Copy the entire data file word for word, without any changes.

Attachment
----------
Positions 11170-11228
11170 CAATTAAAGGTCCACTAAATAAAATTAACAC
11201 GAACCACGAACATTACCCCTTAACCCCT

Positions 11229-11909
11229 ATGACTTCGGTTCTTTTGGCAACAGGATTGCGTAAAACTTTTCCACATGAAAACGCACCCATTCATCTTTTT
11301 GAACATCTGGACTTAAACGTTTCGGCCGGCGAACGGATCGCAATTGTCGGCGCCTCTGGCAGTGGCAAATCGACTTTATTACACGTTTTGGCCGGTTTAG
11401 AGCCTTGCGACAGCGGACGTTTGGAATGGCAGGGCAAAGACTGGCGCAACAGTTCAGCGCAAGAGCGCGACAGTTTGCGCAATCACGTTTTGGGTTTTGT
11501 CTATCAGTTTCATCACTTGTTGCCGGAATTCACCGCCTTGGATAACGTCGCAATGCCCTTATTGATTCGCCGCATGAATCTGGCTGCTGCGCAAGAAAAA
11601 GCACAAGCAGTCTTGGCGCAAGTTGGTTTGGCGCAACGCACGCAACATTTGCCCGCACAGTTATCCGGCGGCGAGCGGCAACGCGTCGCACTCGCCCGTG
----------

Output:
Positions 11170-11228
11170 CAATTAAAGGTCCACTAAATAAAATTAACAC
11201 GAACCACGAACATTACCCCTTAACCCCT

Positions 11229-11909
11229 ATGACTTCGGTTCTTTTGGCAACAGGATTGCGTAAAACTTTTCCACATGAAAACGCACCCATTCATCTTTTT
11301 GAACATCTGGACTTAAACGTTTCGGCCGGCGAACGGATCGCAATTGTCGGCGCCTCTGGCAGTGGCAAATCGACTTTATTACACGTTTTGGCCGGTTTAG
11401 AGCCTTGCGACAGCGGACGTTTGGAATGGCAGGGCAAAGACTGGCGCAACAGTTCAGCGCAAGAGCGCGACAGTTTGCGCAATCACGTTTTGGGTTTTGT
11501 CTATCAGTTTCATCACTTGTTGCCGGAATTCACCGCCTTGGATAACGTCGCAATGCCCTTATTGATTCGCCGCATGAATCTGGCTGCTGCGCAAGAAAAA
11601 GCACAAGCAGTCTTGGCGCAAGTTGGTTTGGCGCAACGCACGCAACATTTGCCCGCACAGTTATCCGGCGGCGAGCGGCAACGCGTCGCACTCGCCCGTG